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Summary:

As Bitcoin exchange collapses go, this one is notable for its highly optimistic approach to overcoming insolvency.

Coin image adapted from Flickr user Antana
photo: Gigaom Illustration

Vircurex, a Beijing-based altcoin exchange, has frozen withdrawals after, you guessed it, thieving hackers made off with its bitcoins, litecoins, terracoins and feathercoins. The exchange is pretty small, but its strategy for dealing with insolvency is hilarious enough to share nonetheless.

As The Next Web noted, Vircurex was hacked twice in 2013 and had since then been using its “cold storage” funds for liquidity. Then the reserves ran dry (See also: Flexcoin and of course MtGox).

So here’s Vircurex’s plan. Note the clever use of the term “frozen funds” as a stand-in for “IOU”:

1. We will introduce an additional balance type called “Frozen Funds”. Funds in this balance type cannot be used to trade or withdraw. Those are the balances that the exchange will gradually pay back and hence transfer back to the available balance over time.
2. We will move all current balances for BTC, LTC, TRC and FTC to the “Frozen Balance”, i.e. your balance will be set to 0.
3. We’ll take the current available cold storage balance and distribute it based on the below described distribution logic.
4. Monthly we will take the net profit of the exchange and credit back that amount distributed to the users based on the described distribution logic.

In other words, having demonstrated its incompetence in protecting its customers’ money, Vircurex is now banking on new customers flocking to its service to generate enough profit to pay off the first lot.

I don’t personally think Bitcoin is, as some see it, a Ponzi scheme. But with logic such as the above on display, it’s not hard to see why some view it that way — and the faster outfits like this clear out, the better things will be for the credibility of the wider Bitcoin ecosystem.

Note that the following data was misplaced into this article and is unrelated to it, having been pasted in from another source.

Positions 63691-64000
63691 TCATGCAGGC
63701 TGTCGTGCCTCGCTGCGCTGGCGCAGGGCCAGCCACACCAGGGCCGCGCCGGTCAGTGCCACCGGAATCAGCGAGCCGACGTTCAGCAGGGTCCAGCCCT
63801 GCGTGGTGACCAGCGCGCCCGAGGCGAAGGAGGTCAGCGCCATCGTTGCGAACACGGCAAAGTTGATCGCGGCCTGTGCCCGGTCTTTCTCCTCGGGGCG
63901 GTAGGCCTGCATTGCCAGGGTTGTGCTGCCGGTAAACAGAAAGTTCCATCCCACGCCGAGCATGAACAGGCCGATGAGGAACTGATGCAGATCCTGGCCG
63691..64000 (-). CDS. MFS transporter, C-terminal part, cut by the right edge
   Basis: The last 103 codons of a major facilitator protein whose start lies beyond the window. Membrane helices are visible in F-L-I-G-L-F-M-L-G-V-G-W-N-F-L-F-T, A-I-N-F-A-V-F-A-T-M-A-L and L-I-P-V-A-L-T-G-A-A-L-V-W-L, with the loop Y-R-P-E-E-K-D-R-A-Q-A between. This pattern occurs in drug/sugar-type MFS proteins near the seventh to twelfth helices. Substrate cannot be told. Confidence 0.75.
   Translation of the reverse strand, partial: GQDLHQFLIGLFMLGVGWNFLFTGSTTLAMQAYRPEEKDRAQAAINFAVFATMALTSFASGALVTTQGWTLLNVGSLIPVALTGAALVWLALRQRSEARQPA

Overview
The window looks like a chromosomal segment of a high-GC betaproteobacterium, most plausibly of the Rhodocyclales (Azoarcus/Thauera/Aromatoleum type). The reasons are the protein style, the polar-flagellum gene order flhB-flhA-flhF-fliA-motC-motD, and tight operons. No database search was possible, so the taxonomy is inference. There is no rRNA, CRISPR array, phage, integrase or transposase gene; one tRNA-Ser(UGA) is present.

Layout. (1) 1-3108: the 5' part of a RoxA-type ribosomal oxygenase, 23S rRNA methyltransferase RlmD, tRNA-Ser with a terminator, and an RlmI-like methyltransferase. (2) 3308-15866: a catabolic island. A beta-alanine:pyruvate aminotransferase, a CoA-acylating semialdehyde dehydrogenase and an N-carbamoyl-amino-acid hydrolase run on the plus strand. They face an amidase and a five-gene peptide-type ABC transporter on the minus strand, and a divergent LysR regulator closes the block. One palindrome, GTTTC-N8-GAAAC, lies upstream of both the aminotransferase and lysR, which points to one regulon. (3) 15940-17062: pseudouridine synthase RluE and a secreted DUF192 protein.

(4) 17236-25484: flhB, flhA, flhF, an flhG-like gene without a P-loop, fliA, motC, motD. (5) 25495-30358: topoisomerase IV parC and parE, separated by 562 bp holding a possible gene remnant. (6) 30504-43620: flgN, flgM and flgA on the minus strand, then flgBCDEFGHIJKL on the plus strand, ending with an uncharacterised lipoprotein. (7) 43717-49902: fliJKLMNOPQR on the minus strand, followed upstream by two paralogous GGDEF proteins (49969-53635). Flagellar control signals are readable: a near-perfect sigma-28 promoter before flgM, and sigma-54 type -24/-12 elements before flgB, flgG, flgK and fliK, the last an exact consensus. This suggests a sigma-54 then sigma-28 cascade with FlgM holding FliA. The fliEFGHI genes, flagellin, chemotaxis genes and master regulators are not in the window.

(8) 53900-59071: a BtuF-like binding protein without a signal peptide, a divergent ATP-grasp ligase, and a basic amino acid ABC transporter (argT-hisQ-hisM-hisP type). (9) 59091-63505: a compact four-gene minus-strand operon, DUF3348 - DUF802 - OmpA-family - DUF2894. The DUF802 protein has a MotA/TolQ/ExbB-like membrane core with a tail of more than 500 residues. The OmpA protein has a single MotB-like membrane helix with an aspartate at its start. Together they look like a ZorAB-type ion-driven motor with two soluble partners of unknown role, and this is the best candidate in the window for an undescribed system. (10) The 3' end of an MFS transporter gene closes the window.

Anyhow, it’s entertaining to see that MtGox, with its “Oh sorry we forgot about those 200,000 bitcoins” approach to bookkeeping, doesn’t have a monopoly on failed-Bitcoin-exchange comedy.

  1. As I see it this “Anyhow, it’s entertaining to see that MtGox, with its “Oh sorry we forgot about those 200,000 bitcoins” approach to bookkeeping, doesn’t have a monopoly on failed-Britcoin-exchange comedy.”

    Would have done Bernard Madhoff grand, he could sell a house or some asset h bought with stolen funds and return that sale cash to the ledger, pretending he found it in a missed book keeping entry, that fell into his private mystery and i now un-lost.

    Beaut give back 1/3rd of the missing money and hope that shuts the investors gaps a little longet as he slips our a back door and avoids jail a bit longer. Then with years of trials and searches his end of life probably cancells the debt?

    Ponzi or not such a csreation as “BITCOIN” is far too open and lacking supervission, Governance and laws to ever be permitted again.

    Perhaps a Zukerbugger could invent a frozen fish futures exchange with greater surveillance and audit.

    Mark my words it’s a Ponzie when the new suckers are expected to pay the capital refunds of past investors. That’s how American Government is structuring DEBT so our great-great-great lations pay the debt with new debt for next 100 gen to cover. There is more logic in that as the USG take only a small inheritance tax and the lations get easy asset equities born to them for the price of a few past debts still cheaper than buying those assets new on inflated prices of that day. Notwithstanding that wars might reduce it all to rubble and then the inheritees cant pay the old debt so we call then “Debtors too Smaii or hardpushed to pay” the ‘Statute of frauds” ensures they can’t be sent to debtor prisons ever again.

    Unless the Kids have sense enough to dum[p that statute. Oh well “Too Big to fail” also sounds Ponziish.

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